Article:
It Was 'Paisa Vasool': Undeterred by Injuries, Navy Officer Abhilash Tomy is Ready to Test Waters Again
Indian Navy Commander Abhilash Tomy was participating in the Golden Globe Race 2018 in September when his yacht was hit by a vicious storm.
Indian Navy Commander Abhilash Tomy, who suffered a severe back injury in September after his yacht was hit by a vicious storm with 14-metre-high waves mid-way across south Indian Ocean, says it will take him another couple of years to fully recover from the injury.
He was participating in the Golden Globe Race 2018 (GGR) representing India in the historic race without modern navigation aids. He had to drop out of the competition due to the severity of the hit and was rescued after three days from Indian Ocean.
In an exclusive interview to CNN-News18, Commander Tomy says the experience of going through the storm was a once-in-a-lifetime moment and a complete ‘paisa vasool’. Excerpts:
Q. Yours has been an incredible journey. How does it feel to be alive?
Commander Tomy: It's good.
Q. Have you recovered from your injuries?
Commander Tomy: Not yet, not completely. My neurosurgeon has said that I've recovered, but I think I'm not back to being normal yet. It'll take another couple of years to be normal and then I'll start working on my fitness.
Q. You're the only Asian to have competed in the Golden Globe. Do you remember the moment when it happened? What you were thinking back then?
Commander Tomy: Very well. I've been through storms before…I usually look forward to storms. It's a once-in-a-lifetime moment. You get a 30 knot storm almost every week, but a 70 knot storm is...
Q. It doesn't sound fun at all.
Commander Tomy: For me, it's paisa vasool. I get my money back if I go through a storm like that. Otherwise I can always stay at home, you know what I mean. We were given some sort of warning about the storm. Nobody had any idea that this would turn out to be so bad. So the night before the 20th, I prepared the boat, took the main sail down and latched it completely. I checked the mast, checked all the split pins, I checked for cracks, damages or anything that could go wrong. I did full inspection of the boat and was prepared for the storm the next day.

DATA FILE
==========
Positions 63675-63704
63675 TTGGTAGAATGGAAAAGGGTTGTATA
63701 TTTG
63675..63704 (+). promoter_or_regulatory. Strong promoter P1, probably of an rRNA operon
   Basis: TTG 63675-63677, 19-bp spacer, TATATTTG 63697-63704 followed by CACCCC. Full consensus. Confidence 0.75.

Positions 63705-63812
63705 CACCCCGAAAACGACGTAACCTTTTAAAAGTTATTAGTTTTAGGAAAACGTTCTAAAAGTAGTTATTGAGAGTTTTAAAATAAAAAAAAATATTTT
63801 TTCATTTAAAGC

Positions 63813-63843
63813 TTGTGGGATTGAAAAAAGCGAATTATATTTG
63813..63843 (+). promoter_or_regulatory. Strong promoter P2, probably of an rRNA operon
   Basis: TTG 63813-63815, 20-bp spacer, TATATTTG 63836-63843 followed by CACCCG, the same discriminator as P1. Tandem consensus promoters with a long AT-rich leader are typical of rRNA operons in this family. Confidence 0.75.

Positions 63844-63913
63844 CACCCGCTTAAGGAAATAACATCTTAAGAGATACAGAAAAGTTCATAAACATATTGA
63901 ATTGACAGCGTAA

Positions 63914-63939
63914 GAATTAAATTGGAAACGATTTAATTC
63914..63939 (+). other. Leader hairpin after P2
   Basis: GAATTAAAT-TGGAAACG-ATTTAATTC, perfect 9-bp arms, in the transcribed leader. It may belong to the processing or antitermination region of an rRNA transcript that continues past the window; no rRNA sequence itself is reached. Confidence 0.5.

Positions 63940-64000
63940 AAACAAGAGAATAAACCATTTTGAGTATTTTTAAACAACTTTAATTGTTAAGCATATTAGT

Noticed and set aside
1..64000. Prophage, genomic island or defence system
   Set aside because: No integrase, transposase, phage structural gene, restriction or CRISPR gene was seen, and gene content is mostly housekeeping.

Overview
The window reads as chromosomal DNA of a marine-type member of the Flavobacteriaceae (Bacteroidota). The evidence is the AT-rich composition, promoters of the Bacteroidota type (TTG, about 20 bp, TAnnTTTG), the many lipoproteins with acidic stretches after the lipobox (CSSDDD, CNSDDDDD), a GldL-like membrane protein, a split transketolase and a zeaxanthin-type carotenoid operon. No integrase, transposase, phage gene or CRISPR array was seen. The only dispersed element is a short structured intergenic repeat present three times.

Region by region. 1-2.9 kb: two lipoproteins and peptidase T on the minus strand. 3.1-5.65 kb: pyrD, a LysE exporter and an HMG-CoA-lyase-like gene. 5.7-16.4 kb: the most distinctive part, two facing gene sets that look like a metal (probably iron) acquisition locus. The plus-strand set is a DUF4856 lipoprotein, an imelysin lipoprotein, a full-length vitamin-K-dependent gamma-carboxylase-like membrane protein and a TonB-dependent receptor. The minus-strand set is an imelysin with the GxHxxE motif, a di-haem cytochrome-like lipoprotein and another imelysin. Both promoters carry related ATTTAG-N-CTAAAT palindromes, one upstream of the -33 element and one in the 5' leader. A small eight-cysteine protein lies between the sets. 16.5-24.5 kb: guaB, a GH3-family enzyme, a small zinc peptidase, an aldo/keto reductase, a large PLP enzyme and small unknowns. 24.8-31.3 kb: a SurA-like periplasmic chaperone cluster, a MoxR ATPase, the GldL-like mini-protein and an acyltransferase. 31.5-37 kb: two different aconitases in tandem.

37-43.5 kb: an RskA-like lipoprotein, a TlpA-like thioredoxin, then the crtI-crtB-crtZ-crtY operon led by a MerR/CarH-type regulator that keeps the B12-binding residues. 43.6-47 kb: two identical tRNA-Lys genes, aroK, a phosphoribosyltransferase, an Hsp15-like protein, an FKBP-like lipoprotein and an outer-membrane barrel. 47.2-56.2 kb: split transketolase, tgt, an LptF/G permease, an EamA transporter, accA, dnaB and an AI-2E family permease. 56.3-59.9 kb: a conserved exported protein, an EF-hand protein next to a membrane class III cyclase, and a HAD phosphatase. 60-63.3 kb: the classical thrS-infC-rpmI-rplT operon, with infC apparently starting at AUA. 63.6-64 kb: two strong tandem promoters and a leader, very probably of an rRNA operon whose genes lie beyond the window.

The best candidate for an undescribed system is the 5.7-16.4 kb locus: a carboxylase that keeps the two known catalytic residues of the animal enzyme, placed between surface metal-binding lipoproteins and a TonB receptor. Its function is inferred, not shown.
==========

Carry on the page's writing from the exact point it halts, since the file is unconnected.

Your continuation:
When you're in a storm like this, you adjust the boat in the direction of the waves so that the boat would sail. With waves coming from two directions, it became very difficult to judge which the better way to put the boat is. If you put it in one direction, one wave slaps you. The other way round, the other wave slaps you. The first wave got to me close to noon (India time). The boat had a knock down, its boom broke. I went inside and it was a complete mess, everything was thrown out everywhere. I put things back in place ... the gas was leaking and I put the galley back in place, switched off the gas.
The side glass broke and diesel was leaking out, float boats were stuck on the roof. I put everything back, all the charts, everything back in place. Then I went out and started sailing the boat again and there was a second knock down and I found myself on top of the mast. I fell from there on top of the boom. The mast was about nine meters high and the waves were 15 meters high. I don't know by what height I fell. But I landed on the boom, fell on the deck and I thought there was something wrong with my back. I went inside and again started cleaning up the mess. Finally, after 30 minutes, I stood up and my knees were not obeying me. I was collapsing. I thought I would lie down for some time and maybe after 30 minutes I'll sail again. But it didn't improve. So I pulled myself on to the bunk and secured myself there.
Q. What happened in those three days when you were in the ocean all by yourself? It was like a black hole...how did you survive? What do you drink, eat? What was going on in your mind?
Commander Tomy: I'm lying in my bunk and the race organisers (are) asking questions and they want me to activate my EPER, which is the emergency processing indication radiator beacon. I don't know the extent of my injury — I think it's the lower back as my back has become stiff. And I decide to wait for a day, 24 hours. And maybe if the back is better, I can take the boat to Mauritius or to Australia.
Q. At any point during those three days did you think, ‘Ab toh main gaya’ (I may not survive)?
Commander Tomy: Not a chance. I'm a reconnaissance pilot in the navy. I've done this exercise so many times — gone looking for survivors, been the survivor, you know, in simulated drills. I know how this plays out.
Q. You clearly have recovered from the trauma. Has your family given an ultimatum of no more sailing?
Commander Tomy: There’s nothing like that. In fact, I was speaking to my wife one day and was kind of testing the waters. I told her, ‘Five years ago if I would have introduced myself, say as an IT engineer or something like that, would you have married me?’ She said no. I told her, ‘See, I'm a sailor, that's why you like me. So maybe I should go back to sailing’. Then she got the drift and said, ‘You get better, get fit, then maybe you can’.
Q. What about your mom?
Commander Tomy: We were having this conversation day before yesterday. She asked me, ‘I hope you're not planning to do something like this again’. And I said, ‘Maybe if I get fit I could think of these things’. And mom said that's exactly what she expects of me.
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